The change was in response to a 2022 request from a bipartisan group of Midwest governors, including Gov. Kim Reynolds, to allow the sale of E15 in the summer in their states. But Reynolds, Bird and other Iowa politicians have criticized the effective date of the rule, urging the agency to begin the waiver this year.
“With record-high gas prices, consumers deserve relief and flexibility when paying at the pump,” Bird said in a news release. “The EPA’s failure to respond on time not only deprives hard-working Iowans of a cheaper, cleaner option, it’s also a violation of the Clean Air Act.”
In the letter, Bird and Nebraska Attorney General Mike Hilgers said the delay in implementing the rule is “a constructive denial of the waivers the governors requested.”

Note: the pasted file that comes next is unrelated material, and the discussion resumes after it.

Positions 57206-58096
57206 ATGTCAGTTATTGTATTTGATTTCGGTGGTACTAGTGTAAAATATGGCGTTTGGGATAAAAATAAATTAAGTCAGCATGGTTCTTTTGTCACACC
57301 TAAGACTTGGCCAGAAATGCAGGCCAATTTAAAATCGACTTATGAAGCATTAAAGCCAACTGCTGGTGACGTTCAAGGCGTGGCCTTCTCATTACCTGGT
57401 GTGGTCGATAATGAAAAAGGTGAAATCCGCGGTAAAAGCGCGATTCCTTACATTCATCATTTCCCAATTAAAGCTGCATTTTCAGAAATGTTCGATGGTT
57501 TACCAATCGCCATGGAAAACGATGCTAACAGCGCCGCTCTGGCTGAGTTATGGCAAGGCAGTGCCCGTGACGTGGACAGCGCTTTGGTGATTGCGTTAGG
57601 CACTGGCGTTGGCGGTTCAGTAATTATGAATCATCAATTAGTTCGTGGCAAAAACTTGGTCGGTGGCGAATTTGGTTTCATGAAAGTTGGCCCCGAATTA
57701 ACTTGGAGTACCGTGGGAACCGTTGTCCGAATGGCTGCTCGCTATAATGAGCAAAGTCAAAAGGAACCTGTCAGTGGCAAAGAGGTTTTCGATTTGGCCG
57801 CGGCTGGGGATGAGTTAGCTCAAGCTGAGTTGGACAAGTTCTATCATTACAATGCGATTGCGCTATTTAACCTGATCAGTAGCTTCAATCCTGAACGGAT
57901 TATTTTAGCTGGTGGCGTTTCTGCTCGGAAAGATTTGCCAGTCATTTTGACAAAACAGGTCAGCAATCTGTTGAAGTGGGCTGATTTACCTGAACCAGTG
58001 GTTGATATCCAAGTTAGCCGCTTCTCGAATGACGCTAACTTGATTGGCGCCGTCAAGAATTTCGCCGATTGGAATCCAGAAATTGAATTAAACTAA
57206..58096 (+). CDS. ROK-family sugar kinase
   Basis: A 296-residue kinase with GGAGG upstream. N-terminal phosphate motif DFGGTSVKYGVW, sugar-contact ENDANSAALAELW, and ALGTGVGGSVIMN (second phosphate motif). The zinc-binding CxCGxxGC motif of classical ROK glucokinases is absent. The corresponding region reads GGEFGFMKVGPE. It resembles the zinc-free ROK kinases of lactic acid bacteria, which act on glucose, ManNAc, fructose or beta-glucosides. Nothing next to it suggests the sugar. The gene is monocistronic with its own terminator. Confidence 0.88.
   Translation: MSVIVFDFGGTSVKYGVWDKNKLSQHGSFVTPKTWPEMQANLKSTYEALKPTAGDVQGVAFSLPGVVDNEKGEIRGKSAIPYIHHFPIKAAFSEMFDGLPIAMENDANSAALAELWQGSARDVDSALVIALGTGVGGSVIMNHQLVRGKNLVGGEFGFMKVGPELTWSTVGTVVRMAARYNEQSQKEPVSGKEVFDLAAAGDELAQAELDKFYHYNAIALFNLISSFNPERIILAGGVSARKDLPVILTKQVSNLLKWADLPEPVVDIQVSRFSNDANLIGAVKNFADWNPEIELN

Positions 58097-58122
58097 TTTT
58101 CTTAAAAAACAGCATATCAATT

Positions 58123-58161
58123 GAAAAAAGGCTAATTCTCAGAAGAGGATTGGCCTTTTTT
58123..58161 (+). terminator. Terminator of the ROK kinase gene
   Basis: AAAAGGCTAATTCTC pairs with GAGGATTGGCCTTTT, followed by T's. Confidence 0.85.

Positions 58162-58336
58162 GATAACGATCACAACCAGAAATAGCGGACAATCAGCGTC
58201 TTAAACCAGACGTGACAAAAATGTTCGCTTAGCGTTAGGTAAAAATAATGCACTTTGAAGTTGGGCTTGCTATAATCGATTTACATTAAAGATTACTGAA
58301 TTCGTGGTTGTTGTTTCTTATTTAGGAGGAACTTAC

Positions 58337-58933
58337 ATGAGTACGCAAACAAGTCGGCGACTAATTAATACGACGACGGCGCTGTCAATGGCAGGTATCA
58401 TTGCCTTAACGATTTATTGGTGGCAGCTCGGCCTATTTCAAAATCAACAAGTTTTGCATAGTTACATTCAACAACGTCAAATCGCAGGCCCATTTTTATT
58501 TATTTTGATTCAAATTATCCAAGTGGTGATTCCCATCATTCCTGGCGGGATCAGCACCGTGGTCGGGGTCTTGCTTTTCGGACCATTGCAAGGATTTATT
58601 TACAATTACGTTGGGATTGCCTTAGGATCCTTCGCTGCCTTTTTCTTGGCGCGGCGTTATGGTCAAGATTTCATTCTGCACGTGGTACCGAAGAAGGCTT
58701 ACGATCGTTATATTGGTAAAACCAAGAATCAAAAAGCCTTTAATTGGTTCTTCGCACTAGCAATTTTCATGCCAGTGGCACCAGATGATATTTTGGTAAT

Iowa Attorney General Brenna Bird joined nearly all other states in a court brief urging the social media app TikTok to comply with an investigation into alleged consumer protection violations.
The attorneys general are investigating whether the company has negatively affected youth mental health and violated laws in the process.
In a news release, Bird's office said the company failed to preserve relevant communications by allowing employees to send messages through an auto-deleting app, and what information they did provide was "in an almost impossible-to-read format."
Obtaining all the relevant communications, Bird said, is vital to "hold social media companies such as TikTok accountable and address our growing youth mental-health crisis."
Changes to cocktails to-go